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Libraries of Small Molecules Structural Biology
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Libraries of Small Molecules Analysis – Curaxin

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Cancer cells are able to acquire resistance to therapies with a single target; therefore multitargeted therapies provide the best chance for success for effectively treating cancer. Some conventional anticancer drugs are multitargeted, but their ability to damage DNA in non-cancer cells reduces their therapeutic value. Versions of those same drugs that don’t damage DNA could revolutionize treatment of cancer, but as the DNA damaging factor is seen as an essential part of their functionality, they have not been extensively tested.

Finding a common target among multiple types of cancer has been historically difficult, but there are two known factors common to many types of tumor: p53 and nuclear factor kappa B (NF-κB). If p53 has been inactivated, or if NF-κB has been activated, cells become genomically instable, resistant to programmed cell death, and grow out of control. Finding drugs that target those two factors seems to be promising.

In the past, our research has found small molecules capable of simultaneously activating p53 and blocking NF-κB without damaging DNA, such as the antimalarial drug quinacrine. While quinacrine showed to be effective at fighting tumors in animal models, we wanted to find more potent molecules with similar properties. Our search led to isolating a group of compounds with similar effects on p53 and NF-κB and a lack of DNA damage, which we named curaxins. Curaxins functionally inactivate the FACT (facilitates chromatin transcription) complex, which results in the desired effects on p53 and NF-κB.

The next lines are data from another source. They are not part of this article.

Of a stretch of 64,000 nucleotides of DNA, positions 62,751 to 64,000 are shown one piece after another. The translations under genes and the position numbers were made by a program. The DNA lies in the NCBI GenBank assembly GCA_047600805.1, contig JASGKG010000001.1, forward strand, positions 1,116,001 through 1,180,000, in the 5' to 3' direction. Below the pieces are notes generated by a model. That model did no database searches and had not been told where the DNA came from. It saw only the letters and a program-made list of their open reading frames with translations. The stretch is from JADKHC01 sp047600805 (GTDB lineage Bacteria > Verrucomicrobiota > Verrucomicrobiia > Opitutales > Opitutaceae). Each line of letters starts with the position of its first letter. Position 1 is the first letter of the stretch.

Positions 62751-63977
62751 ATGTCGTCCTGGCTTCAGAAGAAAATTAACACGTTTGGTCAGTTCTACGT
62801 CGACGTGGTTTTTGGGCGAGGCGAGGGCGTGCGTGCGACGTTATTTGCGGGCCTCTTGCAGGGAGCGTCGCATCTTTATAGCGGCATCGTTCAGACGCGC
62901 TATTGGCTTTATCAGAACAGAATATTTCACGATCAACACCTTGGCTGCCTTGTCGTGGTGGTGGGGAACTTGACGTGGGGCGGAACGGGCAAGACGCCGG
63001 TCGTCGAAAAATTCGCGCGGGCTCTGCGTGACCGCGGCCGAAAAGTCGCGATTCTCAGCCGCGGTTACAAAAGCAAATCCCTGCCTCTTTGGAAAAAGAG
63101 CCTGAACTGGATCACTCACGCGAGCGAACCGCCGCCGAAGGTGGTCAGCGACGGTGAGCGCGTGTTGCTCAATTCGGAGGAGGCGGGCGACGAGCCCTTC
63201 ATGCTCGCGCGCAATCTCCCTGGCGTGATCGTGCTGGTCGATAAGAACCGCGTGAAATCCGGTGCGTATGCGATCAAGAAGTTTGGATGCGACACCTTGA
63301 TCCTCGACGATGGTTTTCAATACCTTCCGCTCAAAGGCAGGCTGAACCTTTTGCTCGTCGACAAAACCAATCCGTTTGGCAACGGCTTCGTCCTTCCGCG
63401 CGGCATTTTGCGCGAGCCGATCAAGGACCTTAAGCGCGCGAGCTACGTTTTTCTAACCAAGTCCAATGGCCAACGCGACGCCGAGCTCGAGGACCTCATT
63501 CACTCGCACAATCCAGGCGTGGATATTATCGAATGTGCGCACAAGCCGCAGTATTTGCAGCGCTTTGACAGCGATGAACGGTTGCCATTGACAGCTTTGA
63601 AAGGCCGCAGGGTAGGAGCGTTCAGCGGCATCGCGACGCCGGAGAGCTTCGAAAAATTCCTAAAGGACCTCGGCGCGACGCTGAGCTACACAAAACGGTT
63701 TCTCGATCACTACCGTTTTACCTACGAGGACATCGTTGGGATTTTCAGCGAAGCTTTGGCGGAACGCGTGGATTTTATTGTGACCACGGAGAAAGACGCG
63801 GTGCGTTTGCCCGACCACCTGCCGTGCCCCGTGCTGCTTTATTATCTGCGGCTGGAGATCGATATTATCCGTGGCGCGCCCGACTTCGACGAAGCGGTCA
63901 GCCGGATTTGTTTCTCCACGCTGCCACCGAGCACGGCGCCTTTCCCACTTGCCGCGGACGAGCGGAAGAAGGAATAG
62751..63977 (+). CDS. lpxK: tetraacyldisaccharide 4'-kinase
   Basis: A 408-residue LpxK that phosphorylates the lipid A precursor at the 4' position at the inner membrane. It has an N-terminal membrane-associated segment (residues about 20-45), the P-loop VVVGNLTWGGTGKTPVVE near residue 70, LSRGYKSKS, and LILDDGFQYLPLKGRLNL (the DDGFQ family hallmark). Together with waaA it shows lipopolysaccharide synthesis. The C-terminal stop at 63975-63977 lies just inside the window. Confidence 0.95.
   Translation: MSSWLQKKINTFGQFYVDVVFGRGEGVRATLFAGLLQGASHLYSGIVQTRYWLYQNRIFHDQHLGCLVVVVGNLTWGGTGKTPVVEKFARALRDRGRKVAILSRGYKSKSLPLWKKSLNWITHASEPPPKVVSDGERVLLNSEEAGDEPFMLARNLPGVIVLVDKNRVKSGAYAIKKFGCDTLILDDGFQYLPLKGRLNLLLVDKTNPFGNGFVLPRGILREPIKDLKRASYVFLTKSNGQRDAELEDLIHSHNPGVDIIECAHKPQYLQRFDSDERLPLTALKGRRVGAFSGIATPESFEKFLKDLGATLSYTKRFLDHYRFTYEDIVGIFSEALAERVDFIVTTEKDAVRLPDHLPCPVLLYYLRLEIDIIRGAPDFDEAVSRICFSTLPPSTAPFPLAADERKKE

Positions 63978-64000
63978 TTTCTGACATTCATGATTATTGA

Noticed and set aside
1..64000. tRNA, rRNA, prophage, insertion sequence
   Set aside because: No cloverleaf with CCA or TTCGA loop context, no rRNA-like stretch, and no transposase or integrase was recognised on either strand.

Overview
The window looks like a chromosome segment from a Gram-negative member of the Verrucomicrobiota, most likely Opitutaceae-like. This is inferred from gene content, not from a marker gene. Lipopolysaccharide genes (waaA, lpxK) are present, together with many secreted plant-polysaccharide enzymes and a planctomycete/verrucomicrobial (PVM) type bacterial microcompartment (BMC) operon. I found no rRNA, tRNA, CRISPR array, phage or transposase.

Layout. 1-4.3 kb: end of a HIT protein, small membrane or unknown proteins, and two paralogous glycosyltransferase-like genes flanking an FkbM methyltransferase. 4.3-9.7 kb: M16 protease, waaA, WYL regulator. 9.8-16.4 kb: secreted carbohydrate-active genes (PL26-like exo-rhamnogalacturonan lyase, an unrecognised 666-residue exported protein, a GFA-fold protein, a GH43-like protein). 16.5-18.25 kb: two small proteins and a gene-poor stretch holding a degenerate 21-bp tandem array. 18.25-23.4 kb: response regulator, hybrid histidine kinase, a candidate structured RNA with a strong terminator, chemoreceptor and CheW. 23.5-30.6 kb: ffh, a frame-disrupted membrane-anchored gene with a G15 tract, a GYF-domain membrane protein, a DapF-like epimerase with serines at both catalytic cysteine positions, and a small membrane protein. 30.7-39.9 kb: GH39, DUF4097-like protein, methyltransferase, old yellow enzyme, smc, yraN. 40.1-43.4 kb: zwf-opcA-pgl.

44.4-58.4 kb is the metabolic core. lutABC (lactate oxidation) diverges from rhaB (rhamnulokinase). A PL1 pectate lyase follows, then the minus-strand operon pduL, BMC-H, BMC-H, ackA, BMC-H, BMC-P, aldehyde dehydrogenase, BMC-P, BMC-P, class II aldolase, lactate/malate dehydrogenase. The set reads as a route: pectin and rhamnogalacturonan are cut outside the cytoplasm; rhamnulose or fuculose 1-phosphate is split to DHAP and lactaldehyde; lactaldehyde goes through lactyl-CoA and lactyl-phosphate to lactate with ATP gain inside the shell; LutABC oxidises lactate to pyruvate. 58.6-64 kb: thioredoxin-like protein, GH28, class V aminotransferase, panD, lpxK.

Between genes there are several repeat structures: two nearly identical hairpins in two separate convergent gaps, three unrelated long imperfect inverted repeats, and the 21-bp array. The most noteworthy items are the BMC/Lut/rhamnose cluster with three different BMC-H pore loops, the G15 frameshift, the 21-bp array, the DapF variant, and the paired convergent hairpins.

Curaxins were found by performing a structure-activity relationship study on libraries of models structurally similar to the quinacrine and CBLC000 molecules. The most effective results were CBLC000 (the original hit), CBLC100 (one of the most active compounds in vitro), and CBLC137 (selected for in vivo evaluation because it is highly stable metabolically and highly soluble in water). Curaxins are superiorly effective anti-cancer drugs because they are more toxic to tumor cells than normal cells and do not damage DNA, unlike the chemotherapy drug cisplatin. Tumor cells died after curaxin treatment in vitro, while normal cells stopped growing but resumed after ending curaxin treatment. As well, curaxins were comparable or superior in efficacy to the standard chemotherapeutic drugs 5-fluorouacil, irinotecan, and oxaliplatin, and a new targeted therapy, sunitinib.